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Forex Trading: The Ideal Home Business?
08/06/2012 6:00 am EST
Andrei Knight shares this fine primer on forex trading, and the benefits for new home traders.
Most of us think of the financial markets in terms of investment. Either putting money aside for the long-term, or even better having someone else who is more qualified manage it for us, so we don’t have worry about it. The recent financial crisis showed us, however, that we do have to worry about it.
But what about trading for a living? When you think about it, beyond just the obvious benefit of being in control of your own finances, trading is actually the perfect home business.
Aside from an initial investment in computer hardware and the ongoing costs of a good Internet connection, there is virtually no overhead. There’s also no staff to pay, no boss, and unlike so many “work from home” opportunities, there’s actually nothing to sell.
Back in the early era of daytrading (the 1980s), real-time market feeds were prohibitively expensive, and the independent trader was at a severe disadvantage to the big institutions. Today, most brokers will give you not only the trading software, but also a direct connection to the markets at no charge. They make a commission from each trade you place, so it is in their own best interest to give you all the tools that you need.
What Is Forex?
Forex, or foreign exchange, is a term for the trading of one currency for another. Even without realizing it, you’ve probably already participated in this market if you have ever traveled abroad and needed to exchange US dollars for the local currency.
The next time you returned to the booth to exchange some more, you likely noticed that the rate of exchange had shifted. Like any other commodity, world currencies are subject to the laws of supply and demand. The more something is needed, and the less of it that there is, the more its value goes up. When there is a lot of something and no one particularly needs it, its value tends to decline.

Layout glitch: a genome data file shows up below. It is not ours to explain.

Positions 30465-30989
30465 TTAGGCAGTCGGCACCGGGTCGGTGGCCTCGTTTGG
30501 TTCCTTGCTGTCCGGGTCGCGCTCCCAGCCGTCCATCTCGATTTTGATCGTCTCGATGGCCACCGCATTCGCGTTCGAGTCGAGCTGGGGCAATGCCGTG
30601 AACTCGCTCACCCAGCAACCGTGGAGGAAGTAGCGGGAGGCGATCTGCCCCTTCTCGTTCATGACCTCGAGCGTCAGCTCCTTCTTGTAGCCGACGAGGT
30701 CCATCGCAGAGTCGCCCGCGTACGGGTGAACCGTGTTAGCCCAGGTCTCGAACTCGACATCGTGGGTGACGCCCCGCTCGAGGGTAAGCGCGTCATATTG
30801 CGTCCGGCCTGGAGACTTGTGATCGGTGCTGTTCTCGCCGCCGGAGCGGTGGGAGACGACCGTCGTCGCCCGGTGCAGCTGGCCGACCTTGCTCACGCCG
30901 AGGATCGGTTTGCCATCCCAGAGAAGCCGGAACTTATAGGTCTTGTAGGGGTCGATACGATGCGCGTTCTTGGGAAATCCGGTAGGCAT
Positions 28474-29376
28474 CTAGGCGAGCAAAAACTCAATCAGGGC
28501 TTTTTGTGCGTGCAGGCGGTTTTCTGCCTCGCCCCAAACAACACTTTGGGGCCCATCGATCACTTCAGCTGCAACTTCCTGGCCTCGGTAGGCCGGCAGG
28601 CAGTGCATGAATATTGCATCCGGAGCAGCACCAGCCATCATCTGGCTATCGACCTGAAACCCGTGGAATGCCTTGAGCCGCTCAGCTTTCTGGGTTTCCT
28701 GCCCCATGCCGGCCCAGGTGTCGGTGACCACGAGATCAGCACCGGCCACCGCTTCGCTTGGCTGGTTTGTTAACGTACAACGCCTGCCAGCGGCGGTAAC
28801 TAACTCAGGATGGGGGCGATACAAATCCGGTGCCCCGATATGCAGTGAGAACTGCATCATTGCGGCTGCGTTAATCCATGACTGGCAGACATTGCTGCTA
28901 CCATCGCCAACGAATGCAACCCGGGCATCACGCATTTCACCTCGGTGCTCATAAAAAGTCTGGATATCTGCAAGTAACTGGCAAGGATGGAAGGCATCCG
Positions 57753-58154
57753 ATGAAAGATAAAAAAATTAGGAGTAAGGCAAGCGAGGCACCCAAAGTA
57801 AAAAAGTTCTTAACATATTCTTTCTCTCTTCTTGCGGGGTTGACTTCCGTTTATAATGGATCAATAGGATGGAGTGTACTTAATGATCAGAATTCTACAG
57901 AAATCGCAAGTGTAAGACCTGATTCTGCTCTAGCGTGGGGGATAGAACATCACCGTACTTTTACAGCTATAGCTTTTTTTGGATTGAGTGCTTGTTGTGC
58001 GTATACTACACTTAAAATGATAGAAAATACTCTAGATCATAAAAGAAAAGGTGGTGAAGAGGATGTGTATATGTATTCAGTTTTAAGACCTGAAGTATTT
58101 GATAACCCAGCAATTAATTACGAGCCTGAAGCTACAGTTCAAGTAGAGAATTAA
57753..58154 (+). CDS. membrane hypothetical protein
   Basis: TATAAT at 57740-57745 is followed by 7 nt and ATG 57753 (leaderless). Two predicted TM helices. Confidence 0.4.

Banks, multinational corporations, and governments are exchanging large amounts of currency with one another all the time. Perhaps a big auto manufacturer in Japan needs to source parts from Europe, pay workers at the assembly plant in Mexico, and sell the final product in the United States. When Canada receives payment for the oil that it exports, it must also convert currency.
In forex, currencies are always traded in pairs. To buy a particular currency, you have to simultaneously sell another, hence the exchange. When we write currencies in pairs, the first (or base) currency is always equal to one. The second (or quote) currency is the value you see on the right edge of your chart in your trading software, or see quoted in newspapers and business news on television.
If the price of the currency pair in question goes up, that means that either the quote currency is declining in value (since more units of it are needed to buy one of the base currency), or that the value of the base currency is going up. If the price of a pair instead declines, that suggests that either the quote currency is gaining in value (since you need less of it to buy one unit of base currency), or the base currency itself is losing value.
So if you believed that the Canadian dollar would benefit from an increase in the worldwide demand for oil, for example, you would look to sell USD/CAD. In trader talk, this is often referred to as going “short.”
If your assumption proves correct, as the Canadian dollar rises in value it would take less and less of them to equal one US dollar, and thus the price of the USD/CAD pair would drop. You can then buy it back at a cheaper price than what you sold it for, making a profit on the difference.
If, on the other hand, the National Housing Price Index indicates a decline in real estate value, it suggests a weaker demand for homes, and also for the Canadian dollar, since any homes that do get sold are being sold for less money. You would then look to buy USD/CAD, because as more Canadian dollars are needed to buy one US dollar, the price of the $/CAD would rise. This is called taking a “long” position.